The Adventures of Piang the Moro Jungle Boy

Florence Partello Stuart
The Adventures of Piang the
Moro Jungle Boy, by

Florence Partello Stuart This eBook is for the use of anyone anywhere
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Title: The Adventures of Piang the Moro Jungle Boy A Book for
Young and Old
Author: Florence Partello Stuart
Release Date: August 26, 2007 [EBook #22407]
Language: English
Character set encoding: ISO-8859-1

Produced by Jeroen Hellingman and the Online Distributed
Proofreading Team at from scans made available
by Google Books.

The Adventures of Piang The Moro Jungle Boy
A Book for Young and Old

By Florence Partello Stuart
Illustrated By Ellsworth Young
New York The Century Co. 1917

Copyright, 1917, by The Century Co.
Copyright, 1916, by David C. Cook Publishing Company Copyright,
1917, Boys' Life The Boy Scouts Magazine
Published September, 1917

To "Buddy"

I The Charm Boy 6 II The Floating Island 32 III The Hermit of Ganassi
Peak 51 IV The Fire Tree 78 V Riding the Cataract 108 VI The Jungle
Menace 129 VII The Secret of the Source 157 VIII The Juramentado
Gunboat 193 IX The Bichara 223 X Piang's Triumph 251


Slowly he swam downward, conscious of a large body moving near
him Frontispiece Rising to his feet, spear poised, he waited 17 His
hands closed over something 36 On its neck it supported a weird
creature 70 "The boom! We must cut it!" 87 With hands outstretched
above his head, he waited for the great moment 122 Piang reached up
on tiptoe to pluck a ripe mango 139 Gracefully the little slave-girl
eluded Piang and Sicto 149 Over and over they rolled, splashing and

fighting 167 A shrill whistle echoed through the forest 210
"Juramentado! Gobernado!" faintly whispered Piang 227 The water
spout caught the eggshell praus in its toils 261

"Do you know the fragrant stillness of the orchid scented glade, Where
the blazoned, bird-winged butterflies flap through?"

Piang is a real boy. Dato Kali Pandapatan is a real Moro chief. The
Moro is not a Filipino.
When I returned from my life among the natives of the lower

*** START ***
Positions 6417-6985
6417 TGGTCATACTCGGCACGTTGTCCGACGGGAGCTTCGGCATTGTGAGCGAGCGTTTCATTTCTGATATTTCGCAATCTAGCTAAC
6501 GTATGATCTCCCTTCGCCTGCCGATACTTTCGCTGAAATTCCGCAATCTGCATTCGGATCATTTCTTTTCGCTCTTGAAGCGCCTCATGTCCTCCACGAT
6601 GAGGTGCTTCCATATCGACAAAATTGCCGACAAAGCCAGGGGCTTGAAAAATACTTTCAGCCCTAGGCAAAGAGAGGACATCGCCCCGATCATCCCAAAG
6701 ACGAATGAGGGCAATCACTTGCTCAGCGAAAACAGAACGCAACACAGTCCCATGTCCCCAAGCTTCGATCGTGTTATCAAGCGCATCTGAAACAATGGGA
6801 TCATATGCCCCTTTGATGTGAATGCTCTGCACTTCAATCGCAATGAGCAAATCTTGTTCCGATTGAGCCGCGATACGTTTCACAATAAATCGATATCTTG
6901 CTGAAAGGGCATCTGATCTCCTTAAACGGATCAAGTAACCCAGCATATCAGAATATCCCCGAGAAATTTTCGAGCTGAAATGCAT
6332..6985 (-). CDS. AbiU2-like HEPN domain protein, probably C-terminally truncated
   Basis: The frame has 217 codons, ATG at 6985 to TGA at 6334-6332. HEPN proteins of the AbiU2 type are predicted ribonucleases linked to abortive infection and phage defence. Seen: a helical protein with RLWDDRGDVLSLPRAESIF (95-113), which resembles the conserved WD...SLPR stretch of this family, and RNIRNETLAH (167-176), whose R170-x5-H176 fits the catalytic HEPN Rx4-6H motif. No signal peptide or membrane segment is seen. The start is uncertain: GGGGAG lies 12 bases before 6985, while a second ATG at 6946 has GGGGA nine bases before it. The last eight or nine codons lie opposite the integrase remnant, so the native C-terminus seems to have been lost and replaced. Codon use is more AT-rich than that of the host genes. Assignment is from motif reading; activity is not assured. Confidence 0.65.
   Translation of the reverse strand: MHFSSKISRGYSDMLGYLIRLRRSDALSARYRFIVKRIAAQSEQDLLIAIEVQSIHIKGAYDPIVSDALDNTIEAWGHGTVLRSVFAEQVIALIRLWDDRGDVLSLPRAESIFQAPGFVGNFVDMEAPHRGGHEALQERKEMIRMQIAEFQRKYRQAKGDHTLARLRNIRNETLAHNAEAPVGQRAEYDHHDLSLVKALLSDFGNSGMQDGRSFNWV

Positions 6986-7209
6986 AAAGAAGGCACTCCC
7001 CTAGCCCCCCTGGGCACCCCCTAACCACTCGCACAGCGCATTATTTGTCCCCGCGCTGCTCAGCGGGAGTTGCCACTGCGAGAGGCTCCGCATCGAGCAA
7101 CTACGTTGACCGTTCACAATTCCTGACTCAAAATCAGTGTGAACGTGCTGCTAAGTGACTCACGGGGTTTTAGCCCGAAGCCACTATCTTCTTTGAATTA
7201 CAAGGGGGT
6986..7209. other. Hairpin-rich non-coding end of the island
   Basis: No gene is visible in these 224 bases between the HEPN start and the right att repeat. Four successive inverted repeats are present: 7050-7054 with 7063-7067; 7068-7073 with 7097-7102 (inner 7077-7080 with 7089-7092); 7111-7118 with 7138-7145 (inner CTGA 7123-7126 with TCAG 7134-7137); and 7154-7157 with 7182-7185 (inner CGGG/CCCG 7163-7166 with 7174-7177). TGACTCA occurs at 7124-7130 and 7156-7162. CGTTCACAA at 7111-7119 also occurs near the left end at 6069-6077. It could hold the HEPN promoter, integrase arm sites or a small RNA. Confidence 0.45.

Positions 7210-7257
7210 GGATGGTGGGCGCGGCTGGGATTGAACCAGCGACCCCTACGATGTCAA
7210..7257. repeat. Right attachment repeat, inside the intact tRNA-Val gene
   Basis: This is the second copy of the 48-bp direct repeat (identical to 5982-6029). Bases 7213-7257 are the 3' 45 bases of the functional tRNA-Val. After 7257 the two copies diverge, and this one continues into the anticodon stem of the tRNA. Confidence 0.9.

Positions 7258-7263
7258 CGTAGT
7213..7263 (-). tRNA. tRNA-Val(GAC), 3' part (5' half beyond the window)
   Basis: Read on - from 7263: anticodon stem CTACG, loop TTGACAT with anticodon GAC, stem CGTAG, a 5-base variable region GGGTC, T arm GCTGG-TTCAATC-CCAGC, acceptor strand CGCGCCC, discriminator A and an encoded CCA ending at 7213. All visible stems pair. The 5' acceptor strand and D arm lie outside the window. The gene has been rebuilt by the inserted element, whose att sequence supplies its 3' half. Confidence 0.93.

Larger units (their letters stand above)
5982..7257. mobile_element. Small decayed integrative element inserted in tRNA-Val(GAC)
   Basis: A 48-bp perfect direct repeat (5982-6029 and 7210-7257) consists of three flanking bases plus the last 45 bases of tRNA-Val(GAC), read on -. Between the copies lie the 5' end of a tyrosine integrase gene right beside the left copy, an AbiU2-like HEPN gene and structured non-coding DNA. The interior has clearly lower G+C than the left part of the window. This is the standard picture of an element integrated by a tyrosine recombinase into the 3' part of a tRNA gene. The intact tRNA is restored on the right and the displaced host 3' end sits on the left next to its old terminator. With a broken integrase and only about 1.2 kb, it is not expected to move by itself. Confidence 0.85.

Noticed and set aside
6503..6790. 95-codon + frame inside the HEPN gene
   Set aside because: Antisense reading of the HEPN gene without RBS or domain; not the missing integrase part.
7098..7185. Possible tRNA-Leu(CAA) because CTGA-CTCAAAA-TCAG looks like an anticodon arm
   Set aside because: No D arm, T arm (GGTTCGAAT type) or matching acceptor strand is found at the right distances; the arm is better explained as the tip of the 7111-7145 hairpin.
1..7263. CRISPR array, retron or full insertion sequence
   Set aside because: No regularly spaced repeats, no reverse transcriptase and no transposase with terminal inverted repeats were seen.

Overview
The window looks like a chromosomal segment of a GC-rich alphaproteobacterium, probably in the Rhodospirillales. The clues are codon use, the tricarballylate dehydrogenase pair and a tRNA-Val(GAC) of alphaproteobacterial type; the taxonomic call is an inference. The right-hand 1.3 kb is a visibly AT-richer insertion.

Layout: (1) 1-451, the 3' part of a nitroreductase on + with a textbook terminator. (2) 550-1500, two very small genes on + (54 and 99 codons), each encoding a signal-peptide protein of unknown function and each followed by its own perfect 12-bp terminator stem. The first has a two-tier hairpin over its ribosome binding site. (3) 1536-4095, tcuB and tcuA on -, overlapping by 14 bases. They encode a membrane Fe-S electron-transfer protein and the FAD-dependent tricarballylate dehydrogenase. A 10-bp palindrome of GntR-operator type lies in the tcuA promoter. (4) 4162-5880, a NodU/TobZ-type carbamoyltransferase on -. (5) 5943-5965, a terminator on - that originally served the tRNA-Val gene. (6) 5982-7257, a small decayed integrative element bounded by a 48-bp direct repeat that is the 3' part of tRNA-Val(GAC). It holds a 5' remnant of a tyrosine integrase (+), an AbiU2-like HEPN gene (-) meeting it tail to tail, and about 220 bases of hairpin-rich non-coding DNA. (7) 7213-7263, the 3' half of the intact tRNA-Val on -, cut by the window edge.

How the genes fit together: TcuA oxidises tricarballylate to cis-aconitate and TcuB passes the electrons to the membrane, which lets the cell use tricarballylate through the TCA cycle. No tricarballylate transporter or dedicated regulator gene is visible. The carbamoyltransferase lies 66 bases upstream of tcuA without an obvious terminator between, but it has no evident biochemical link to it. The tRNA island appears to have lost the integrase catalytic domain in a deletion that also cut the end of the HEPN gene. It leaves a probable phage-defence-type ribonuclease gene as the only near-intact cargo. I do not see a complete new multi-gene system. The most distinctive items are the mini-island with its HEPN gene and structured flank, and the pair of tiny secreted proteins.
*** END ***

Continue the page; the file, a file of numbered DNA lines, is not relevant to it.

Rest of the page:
Philippines, I was appalled to find that America was not only ignorant
of, but entirely indifferent to our colonies across the seas. The general
impression seemed to be that Manila was a delightful Spanish city, and
that Manila was the Philippines. That there are several thousand little
islands in the Philippine group, each harboring its distinct tribe, each
with its own dialect and religion, was entirely unknown. Impressed by
the nobility of the Moro in contrast to the other tribes of the
archipelago, by his unfortunate treatment and his possibilities for
development, I found myself taking up his cause, and was repaid by
intense interest wherever I launched forth on my pet subject. I was so
successful that gradually I began to idealize the Moro, weaving around
him, not the "might have beens," but the "might be's." Hence, "The
Adventures of Piang."
Many of our military heros of other days share the honors with Piang;
their exploits and privations are a romance in themselves, and among
these pages the army and navy will recognize stories that have long
since become history. I am indebted to Dean Worcester for statistics
and a great deal of information on the origin and development of the
Moro. Indeed some of Piang's adventures are actual incidents of Dean
Worcester's travels. Robinson and Foreman have given me much
material, and I find their books authentic and true chronicles of the

Malay people. But most of all I am indebted to that great and wise man,
Colonel John P. Finley, United States Army, who during his term as
civil governor of the Moro provinces, did more to help a down-trodden
people than any Christian who has ever attempted to bring them to the
true light.
Anticipating carping criticisms from geographic purists, the author is
ready to admit taking liberties with longitudes and latitudes, juggling
lakes and mountains to the envy of Atlas, in order to serve the
picturesque and romantic purposes of Piang.
Some of the stories in this volume appeared in the juvenile magazines,
"St. Nicholas," "What To Do," and "Boys' World," and are reprinted
through the courtesy of the editors.

In the warm Celebes Sea, four hundred miles south of Manila, lies the
romantic, semi-mysterious island of Mindanao, home of the Moro. For
three centuries Spain struggled to subjugate this fierce people, with
little or
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